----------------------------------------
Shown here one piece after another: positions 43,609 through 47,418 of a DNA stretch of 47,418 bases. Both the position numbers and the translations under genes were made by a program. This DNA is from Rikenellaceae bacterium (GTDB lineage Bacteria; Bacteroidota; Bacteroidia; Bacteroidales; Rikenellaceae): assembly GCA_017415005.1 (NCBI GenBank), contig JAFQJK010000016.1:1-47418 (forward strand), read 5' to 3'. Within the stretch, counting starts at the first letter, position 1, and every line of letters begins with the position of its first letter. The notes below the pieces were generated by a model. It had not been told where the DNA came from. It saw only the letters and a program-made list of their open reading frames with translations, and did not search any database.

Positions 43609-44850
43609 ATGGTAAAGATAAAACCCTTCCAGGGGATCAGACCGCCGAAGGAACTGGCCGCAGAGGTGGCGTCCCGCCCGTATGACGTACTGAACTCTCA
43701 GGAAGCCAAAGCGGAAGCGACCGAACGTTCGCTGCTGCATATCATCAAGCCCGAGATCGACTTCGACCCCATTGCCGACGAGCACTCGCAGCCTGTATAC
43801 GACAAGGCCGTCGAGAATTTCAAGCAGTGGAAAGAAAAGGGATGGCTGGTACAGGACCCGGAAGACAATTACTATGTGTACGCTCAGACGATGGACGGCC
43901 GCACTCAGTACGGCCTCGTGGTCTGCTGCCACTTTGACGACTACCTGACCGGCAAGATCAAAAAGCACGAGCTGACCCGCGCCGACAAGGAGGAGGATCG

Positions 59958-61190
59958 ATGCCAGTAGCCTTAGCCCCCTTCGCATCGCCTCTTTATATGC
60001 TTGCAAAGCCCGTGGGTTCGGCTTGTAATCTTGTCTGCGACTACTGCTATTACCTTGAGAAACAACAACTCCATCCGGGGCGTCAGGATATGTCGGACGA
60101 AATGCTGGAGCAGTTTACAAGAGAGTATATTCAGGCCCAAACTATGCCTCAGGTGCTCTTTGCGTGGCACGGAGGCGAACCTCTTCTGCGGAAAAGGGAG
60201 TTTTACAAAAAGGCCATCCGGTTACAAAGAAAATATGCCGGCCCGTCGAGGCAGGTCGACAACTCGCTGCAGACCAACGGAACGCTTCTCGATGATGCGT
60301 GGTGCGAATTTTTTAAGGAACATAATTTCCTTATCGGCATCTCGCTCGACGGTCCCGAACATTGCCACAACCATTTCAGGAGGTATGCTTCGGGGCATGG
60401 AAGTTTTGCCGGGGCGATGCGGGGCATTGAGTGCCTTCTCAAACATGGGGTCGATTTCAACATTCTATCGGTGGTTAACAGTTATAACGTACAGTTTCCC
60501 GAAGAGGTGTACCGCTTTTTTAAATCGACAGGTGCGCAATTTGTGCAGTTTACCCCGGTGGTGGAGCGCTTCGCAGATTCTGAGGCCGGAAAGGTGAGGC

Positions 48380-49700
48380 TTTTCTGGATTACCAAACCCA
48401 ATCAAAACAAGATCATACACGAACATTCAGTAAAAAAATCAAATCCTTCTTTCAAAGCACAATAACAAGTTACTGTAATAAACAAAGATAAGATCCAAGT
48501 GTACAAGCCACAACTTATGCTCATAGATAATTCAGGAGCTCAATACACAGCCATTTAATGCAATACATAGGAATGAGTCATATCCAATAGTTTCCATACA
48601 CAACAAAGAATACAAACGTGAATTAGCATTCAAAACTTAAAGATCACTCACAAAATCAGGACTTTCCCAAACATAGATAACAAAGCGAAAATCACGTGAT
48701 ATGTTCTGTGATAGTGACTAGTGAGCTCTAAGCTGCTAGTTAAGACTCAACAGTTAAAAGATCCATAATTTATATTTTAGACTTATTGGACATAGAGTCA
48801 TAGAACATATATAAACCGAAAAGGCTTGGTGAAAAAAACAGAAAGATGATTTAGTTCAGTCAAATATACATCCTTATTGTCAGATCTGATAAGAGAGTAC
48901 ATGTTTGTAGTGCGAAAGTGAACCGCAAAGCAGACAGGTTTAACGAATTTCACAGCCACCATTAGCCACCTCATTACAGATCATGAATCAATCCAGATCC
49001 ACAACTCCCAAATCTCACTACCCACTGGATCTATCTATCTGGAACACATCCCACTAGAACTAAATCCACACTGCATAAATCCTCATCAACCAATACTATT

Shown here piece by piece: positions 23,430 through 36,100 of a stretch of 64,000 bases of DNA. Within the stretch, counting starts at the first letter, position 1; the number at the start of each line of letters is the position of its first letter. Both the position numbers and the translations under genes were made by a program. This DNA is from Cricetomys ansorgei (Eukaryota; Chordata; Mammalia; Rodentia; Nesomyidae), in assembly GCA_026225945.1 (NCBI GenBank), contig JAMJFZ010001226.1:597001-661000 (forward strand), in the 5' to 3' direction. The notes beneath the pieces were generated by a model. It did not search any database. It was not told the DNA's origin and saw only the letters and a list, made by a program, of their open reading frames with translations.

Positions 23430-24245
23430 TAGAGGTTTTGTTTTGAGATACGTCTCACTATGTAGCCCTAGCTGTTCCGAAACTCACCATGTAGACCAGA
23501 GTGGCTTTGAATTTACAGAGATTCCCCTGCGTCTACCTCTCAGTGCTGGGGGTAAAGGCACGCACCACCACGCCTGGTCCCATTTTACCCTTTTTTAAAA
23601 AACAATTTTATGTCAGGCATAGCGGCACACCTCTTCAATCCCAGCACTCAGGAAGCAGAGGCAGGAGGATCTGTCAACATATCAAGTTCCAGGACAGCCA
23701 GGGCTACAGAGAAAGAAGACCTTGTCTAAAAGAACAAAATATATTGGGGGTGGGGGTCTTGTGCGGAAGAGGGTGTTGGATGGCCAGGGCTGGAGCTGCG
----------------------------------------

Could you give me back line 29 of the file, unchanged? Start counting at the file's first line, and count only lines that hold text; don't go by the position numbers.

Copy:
23701 GGGCTACAGAGAAAGAAGACCTTGTCTAAAAGAACAAAATATATTGGGGGTGGGGGTCTTGTGCGGAAGAGGGTGTTGGATGGCCAGGGCTGGAGCTGCG